Mettlach: Saarland boasts beautiful vistas and delicious food
A cliff overlooking an enormous U-shaped bend in the Saar River has been attracting visitors since the early 19th century.
Still the best vantage point to view the snaking river and the mountain of forest known as the Saarschleife, or Saar loop, the cliff was to be the first stop recently for several visiting dignitaries who were being treated to a small lunch of typical Saarland dishes.
Michael Buchna, an employee at a nearby hotel, was preparing the meal, which included Lyoner, a local pork sausage also shaped in a loop. Residents of Germany’s state of Saarland are such devotees of the Lyoner that a photo calendar showing the pale pink sausage disguised as a Christmas wreath, handcuffs, and an engagement ring, among other things, sold out last year in Saarland.
While waiting for his guests to arrive, Buchna offered a glass of Apfelwein, another Saarland staple, which is tarter than typical ciders because of the green apples used to make it. He then pointed out how the river, which looked just then like a sheet of glass, flowed from the town of Merzig to the nearby town of Mettlach.
“It is the most famous picture in all of the Saarland,” Buchna said.
And in the coming month it will only get better, with the leaves turning crimson, gold and burnt orange. Already, yellow tufts could be seen among the woods tucked inside the loop.
Several benches on the cliff allow for visitors to sit and take in the view. Getting there is an easy walk from the parking lot, but adventuresome hikers can try several nearby trails ranging in lengths from about half a mile to nearly 10 miles, the longest of which goes to Burg Montclair, a 13th-century castle on the opposite side of the river bend. Montclair can also be reached by ferry.
A short drive to Mettlach’s main street offers a variety of restaurants that cook regional dishes — including Lyoner; Dibbelabbes, a potato soufflé with bacon; and Schwenkbraten, grilled pork cutlets. For a light snack, try the traditional Flammkuchen, an import from the nearby Alsace region of France. It’s a thinly baked pizza, almost like a cracker, topped with crème fraîche, caramelized onions and bits of bacon.
Adjacent the main street is Mettlach’s other well-known attraction: the headquarters of Villeroy & Boch, a company that has, in one form or another, been manufacturing fine ceramics for more than 250 years.
The headquarters still occupies an old abbey that was converted into the company’s first factory in 1807. Inside is a small museum that displays some of the company’s earliest pieces, including several originals by Pierre Joseph Boch, whose porcelain cookery from 1770 features an indigo-and-white flower pattern still used by the company today. A century and a half later, Villeroy & Boch manufactured the flooring tile for the Titanic, a replica of which is also on view.
The museum takes visitors through an abbreviated — and somewhat odd — tour of history and its influence on home décor. For example, one exhibit declares that the “style moderne” after World War I was the result of a new ethos in America, where “ ‘Higher,’ ‘Bigger,’ ‘Faster,’ and ‘Farther’ are the life-determining criteria. ... This society’s pursuit of megalomania seems impossible to be stopped.”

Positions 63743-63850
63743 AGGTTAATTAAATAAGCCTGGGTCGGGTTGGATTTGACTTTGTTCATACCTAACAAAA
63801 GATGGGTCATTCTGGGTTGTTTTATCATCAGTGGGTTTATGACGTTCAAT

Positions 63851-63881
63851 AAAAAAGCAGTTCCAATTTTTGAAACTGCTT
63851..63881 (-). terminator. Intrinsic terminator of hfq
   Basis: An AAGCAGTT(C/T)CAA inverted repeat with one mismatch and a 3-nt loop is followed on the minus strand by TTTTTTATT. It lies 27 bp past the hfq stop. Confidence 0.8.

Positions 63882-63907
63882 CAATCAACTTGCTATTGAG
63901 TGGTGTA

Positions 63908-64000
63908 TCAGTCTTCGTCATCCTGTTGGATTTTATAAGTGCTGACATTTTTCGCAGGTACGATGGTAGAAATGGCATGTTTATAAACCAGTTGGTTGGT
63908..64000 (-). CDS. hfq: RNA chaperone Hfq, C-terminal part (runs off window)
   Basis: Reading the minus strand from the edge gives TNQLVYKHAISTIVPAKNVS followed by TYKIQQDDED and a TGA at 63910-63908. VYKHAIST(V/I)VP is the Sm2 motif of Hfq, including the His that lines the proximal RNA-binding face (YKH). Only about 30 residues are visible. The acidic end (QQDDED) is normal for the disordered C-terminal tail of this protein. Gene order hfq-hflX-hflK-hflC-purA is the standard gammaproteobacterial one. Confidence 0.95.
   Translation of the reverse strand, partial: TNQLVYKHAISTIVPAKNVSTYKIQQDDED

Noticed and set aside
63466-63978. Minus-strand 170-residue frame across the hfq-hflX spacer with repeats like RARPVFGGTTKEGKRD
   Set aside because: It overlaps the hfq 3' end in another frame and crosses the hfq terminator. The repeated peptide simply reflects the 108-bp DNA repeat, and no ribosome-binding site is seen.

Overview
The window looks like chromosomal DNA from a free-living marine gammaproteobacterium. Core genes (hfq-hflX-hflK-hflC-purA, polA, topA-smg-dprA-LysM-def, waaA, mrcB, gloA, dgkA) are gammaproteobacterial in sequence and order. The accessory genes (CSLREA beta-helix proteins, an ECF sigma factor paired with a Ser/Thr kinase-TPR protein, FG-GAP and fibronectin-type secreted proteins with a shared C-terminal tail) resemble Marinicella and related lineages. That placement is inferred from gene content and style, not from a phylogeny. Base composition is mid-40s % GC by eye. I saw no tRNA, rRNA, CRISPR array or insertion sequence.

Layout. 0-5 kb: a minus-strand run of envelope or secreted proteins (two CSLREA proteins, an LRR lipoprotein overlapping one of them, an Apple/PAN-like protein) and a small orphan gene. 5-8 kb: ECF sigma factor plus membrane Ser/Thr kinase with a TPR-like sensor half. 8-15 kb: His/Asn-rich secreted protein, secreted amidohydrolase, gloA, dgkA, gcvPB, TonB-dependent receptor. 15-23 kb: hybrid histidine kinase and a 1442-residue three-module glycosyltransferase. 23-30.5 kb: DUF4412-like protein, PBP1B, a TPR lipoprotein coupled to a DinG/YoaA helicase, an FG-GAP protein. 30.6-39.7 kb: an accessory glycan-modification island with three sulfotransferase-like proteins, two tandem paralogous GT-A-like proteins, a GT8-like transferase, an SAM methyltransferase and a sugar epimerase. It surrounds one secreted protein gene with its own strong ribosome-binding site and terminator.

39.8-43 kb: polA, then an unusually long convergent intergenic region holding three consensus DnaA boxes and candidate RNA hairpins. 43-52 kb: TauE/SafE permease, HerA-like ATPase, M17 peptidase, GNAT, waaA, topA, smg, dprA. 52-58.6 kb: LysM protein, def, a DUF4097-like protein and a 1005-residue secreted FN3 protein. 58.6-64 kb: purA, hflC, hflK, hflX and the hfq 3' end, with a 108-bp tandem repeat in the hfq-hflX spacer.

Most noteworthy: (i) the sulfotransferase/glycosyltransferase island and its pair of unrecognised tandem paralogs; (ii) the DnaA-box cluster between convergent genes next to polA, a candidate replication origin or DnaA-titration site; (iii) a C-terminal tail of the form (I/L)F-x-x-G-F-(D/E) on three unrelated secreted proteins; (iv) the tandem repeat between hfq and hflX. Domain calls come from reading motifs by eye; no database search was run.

World War II is represented merely as a curtain to be passed through on to better times — perhaps because the Saarland factory itself was closed between the Great Depression and 1940. When it was re-opened, it was allowed to produce only utilitarian tableware and tiles. What saved the company after the war, according to the museum, was the “democratization of the bathroom” — people buying indoor toilets for their homes.
Villeroy & Boch still does big business in bathroom fixtures, many of them decidedly status-conscious. A showroom in the complex lets guests ogle the company’s latest offerings, which include high-tech home urinals, swimming-pool-size hot tubs and kitchen tiles with tiny, color-changing LED lights. Bidets, with a variety of functions, seem to be the ultimate symbol of age-old luxury and cleanliness.
For those on a more modest budget, however, a stop at the company’s cafe — itself decked out floor to ceiling in an elaborate tile design inspired by an 1892 Dresden dairy story — offers cheap cappuccinos served in the company’s finest porcelain cups. If you feel you can’t resist buying one of them, or 10, pass by the outlet on the way home for all the Villeroy & Boch that can fit in your trunk.
ON THE QTDirectionsFrom Baumholder, take A62 to A1 in the direction of Trier/Nonnweiler-Primstal. Then take B51 to Mettlach. When you reach Mettlach, follow the signs to the Saarschleife.
TimesThe Saarschleife is open every day. The Villeroy & Boch museum is open Monday through Friday from 9 a.m.-6 p.m., and on weekends from 9:30 a.m.-6 p.m. From November to February, the weekend hours will be shortened to 2-6 p.m.
CostsThe Saarschleife is free, and the Villeroy & Boch museum costs 3.50 euros per person. Entrance for children up to 6 years of age is free, and the entrance fee for children ages 7 to 18 is 1 euro. There is also a family card for 6 euros.
FoodThere are several restaurants around Mettlach and a few small restaurants near the Saarschleife.
InformationFor more information, visit the Mettlach tourist office at: tourist-info.mettlach.de/english/index_e.html
— Seth Robbins, email@example.com